'Jihadi John' Mohammed Emwazi Apologizes for Shame Brought on Family As Father Asked to Leave Kuwait

( [email protected] ) Mar 09, 2015 07:16 PM EDT
The man known as "Jihadi John" has apologized to his family for the shame he brought upon them for his part in the Islamic State beheadings, but he did not apologize for his gruesome actions.
A masked, black-clad militant, who has been identified by the Washington Post newspaper as a Briton named Mohammed Emwazi, brandishes a knife in this still image from a 2014 video obtained from SITE Intel Group February 26, 2015. REUTERS/SITE Intel Group/Handout via Reuters

The man known as "Jihadi John" has apologized to his family for the shame he brought upon them for his part in the Islamic State beheadings, but he did not apologize for his gruesome actions.

Mohammed Emwazi, 26, sent a message of regret from Syria stating that he is sorry for the "problems and trouble the revelation of his identity has caused" for his family who has been forced into hiding after it was revealed that Emwazi was the masked man speaking on recent ISIS videos that showed the beheading of westerners and other enemies of the terrorist organization.

Emwazi's father, Jassem Emwazi, expressed his own shame last week through a colleague in Kuwait. "He was very emotional and crying the whole time," the co-worker, Abe Meshaal, explained. "He said, 'My son is a dog, he is an animal, a terrorist.' He said he had talked to him a lot trying to persuade him to return to his personal life but that the son didn't listen to him. He said, 'To hell with my son.'"

Meshaal added that in 2013, Mohammed Emwazi called home to ask for his parents' blessing as he set off to Syria to wage jihad. But Jassem became enraged and told his son, "I hope you die before you arrive in Syria."

Several days after these revelations were expressed, Emwazi's lawyer said that there was "no proof" that the masked executioner was Emwazi's son. This back-and-forth caused Kuwaiti officials to give the man an ultimatum: apologize once and for all or leave the country.

"Kuwait is a safe, peaceful country and does not want to be associated with Mohammed Emwazi," stated Abdullah Yousef Al-Maayouf, a member of the Kuwaiti National Assembly and chairman of the country's Parliamentary interior and defence committee. "What he has done is not his family's fault, but they should apologise on his behalf and say they do not agree with it. If they will not say this publicly, they should leave Kuwait."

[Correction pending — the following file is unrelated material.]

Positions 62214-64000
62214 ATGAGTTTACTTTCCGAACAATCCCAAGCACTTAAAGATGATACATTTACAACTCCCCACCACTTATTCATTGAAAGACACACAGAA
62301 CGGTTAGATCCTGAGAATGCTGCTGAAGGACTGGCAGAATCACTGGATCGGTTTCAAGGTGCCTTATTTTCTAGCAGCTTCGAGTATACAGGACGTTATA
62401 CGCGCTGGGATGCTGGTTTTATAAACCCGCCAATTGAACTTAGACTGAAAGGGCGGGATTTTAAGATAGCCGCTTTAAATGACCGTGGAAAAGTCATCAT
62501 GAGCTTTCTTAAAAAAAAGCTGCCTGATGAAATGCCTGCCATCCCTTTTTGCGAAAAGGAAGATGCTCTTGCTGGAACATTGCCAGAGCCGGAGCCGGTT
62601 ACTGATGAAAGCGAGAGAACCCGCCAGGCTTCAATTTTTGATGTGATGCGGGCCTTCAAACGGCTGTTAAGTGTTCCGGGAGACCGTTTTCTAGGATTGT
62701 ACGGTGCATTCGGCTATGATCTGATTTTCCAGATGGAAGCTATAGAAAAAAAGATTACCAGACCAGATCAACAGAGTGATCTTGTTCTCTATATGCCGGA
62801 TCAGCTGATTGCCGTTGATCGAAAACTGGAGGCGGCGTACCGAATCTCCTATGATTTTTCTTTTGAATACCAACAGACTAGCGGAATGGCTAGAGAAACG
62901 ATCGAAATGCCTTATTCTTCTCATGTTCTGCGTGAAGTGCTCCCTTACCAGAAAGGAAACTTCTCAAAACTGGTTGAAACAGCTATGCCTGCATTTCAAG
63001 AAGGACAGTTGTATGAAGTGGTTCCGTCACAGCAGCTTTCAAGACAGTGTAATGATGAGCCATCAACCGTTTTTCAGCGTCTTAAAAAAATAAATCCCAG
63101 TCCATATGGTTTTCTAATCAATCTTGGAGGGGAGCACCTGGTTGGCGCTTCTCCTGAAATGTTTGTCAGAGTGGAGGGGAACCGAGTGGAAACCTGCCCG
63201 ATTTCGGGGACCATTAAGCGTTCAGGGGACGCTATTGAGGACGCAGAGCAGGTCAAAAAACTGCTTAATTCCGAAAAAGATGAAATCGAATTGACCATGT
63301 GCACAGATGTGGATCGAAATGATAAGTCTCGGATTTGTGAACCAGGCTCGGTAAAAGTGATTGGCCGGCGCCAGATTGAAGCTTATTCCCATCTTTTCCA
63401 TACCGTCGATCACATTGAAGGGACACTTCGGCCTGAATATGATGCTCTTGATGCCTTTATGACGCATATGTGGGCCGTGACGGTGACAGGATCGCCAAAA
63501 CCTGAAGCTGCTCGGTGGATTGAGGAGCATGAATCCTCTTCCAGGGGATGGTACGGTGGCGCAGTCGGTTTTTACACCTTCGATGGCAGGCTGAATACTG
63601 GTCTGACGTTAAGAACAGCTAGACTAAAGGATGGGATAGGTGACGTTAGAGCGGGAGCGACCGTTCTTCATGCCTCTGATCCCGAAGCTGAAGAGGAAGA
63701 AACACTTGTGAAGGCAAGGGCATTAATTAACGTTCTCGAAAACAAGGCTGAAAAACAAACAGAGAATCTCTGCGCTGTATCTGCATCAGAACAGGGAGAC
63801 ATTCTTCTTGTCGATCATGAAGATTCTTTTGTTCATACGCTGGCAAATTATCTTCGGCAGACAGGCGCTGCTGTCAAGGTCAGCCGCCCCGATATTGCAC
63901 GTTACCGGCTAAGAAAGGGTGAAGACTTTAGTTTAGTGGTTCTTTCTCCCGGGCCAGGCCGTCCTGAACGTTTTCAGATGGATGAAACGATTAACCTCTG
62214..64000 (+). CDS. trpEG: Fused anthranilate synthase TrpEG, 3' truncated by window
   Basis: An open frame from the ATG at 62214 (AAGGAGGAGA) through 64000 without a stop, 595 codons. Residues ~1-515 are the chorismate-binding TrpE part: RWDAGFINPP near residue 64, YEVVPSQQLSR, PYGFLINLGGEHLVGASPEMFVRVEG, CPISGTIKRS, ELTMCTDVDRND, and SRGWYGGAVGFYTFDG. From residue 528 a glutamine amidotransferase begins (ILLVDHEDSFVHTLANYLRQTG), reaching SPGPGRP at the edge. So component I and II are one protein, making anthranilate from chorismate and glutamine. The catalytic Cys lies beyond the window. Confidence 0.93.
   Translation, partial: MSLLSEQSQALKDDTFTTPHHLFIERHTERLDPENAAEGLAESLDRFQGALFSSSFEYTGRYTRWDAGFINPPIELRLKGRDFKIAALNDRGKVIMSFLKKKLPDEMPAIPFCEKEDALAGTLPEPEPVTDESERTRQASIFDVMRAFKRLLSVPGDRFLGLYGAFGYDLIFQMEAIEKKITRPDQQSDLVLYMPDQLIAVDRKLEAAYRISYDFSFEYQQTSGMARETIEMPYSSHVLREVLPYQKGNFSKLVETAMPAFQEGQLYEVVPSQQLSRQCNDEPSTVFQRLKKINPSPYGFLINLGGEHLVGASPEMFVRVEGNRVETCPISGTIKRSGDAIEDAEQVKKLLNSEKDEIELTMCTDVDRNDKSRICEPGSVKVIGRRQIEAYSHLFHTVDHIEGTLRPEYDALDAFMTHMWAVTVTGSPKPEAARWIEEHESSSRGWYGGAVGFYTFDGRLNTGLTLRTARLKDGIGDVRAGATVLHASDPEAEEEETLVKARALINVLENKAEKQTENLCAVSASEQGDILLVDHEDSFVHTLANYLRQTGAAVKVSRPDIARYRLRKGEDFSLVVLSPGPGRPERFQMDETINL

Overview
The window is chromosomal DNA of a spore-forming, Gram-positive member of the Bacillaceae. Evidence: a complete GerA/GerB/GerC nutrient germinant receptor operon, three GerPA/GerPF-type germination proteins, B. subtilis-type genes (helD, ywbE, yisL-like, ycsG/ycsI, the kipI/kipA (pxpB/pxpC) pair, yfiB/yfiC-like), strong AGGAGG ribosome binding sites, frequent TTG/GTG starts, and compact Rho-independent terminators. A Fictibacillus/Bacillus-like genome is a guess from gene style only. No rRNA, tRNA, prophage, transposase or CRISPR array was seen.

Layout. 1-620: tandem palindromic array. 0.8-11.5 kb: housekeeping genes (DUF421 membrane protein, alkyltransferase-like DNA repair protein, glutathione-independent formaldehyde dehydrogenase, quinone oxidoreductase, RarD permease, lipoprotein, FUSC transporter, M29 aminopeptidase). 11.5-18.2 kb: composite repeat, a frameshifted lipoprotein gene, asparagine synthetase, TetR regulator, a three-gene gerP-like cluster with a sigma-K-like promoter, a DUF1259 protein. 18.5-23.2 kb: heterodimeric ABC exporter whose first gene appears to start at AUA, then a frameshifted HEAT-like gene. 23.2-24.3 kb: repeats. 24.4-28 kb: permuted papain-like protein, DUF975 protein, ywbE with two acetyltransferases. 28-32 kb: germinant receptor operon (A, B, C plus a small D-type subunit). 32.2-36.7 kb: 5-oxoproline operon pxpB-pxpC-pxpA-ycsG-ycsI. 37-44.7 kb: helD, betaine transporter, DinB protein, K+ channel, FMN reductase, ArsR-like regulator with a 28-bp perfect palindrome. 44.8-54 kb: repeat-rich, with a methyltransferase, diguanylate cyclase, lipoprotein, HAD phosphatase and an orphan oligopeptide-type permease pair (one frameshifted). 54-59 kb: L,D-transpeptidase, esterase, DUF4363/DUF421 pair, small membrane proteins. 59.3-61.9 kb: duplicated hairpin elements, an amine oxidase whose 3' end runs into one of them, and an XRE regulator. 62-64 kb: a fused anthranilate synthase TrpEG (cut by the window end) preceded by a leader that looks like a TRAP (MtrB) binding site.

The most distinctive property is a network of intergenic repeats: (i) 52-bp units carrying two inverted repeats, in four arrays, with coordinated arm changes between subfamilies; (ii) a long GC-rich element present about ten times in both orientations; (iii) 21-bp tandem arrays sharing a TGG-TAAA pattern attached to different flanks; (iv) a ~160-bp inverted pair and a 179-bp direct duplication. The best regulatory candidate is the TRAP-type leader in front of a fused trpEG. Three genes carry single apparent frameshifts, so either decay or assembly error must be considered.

Jassem is currently living in Kuwait with his oldest daughter, Asma, while his wife and remaining family members are back at their London home guarded by armed police in a hotel.

"Kuwait wants to distance itself from Mohammed Emwazi and officials here consider it a largely British issue. He was born here but brought up in London," Kuwaiti government adviser and security expert Dr Fahed Al-Shelaimi stated to the Daily Mail.

"His father's presence in Kuwait is embarrassing for the country. The Kuwaiti government doesn't want the headache, so will ask him gently to leave the country," he added.

"Jasem has already quit his job, and people are cursing his son - I doubt he will be able to stand the heat and I expect he will leave soon. In 90 per cent of cases when people are asked to leave here, they go quietly."

Meanwhile, it has also been revealed that Mohammed Emwazi was expelled from Tanzania following a drunken plan ride from Amsterdam to Dar es Salaam in 2009. Emwazi was travelling with Ali Adorus, who has since been jailed in Ethiopia for terrorism offenses, and both were reportedly detained for their conduct on the plane.

"They were insulting our immigration staff and other people," Mathias Chikawe, Tanzania's home affairs minister, said of the incident. Emwazi then is said to have returned to describe abusive treatment at the hands of the Tanzanian officials, which he describes as having been carried out "on foreign government orders."

Former teachers have said that Emwazi was bullied at school and did not have many friends, while a former partner in the Islamic State describes the man as a "cold" detached person who distanced himself from the other fighters.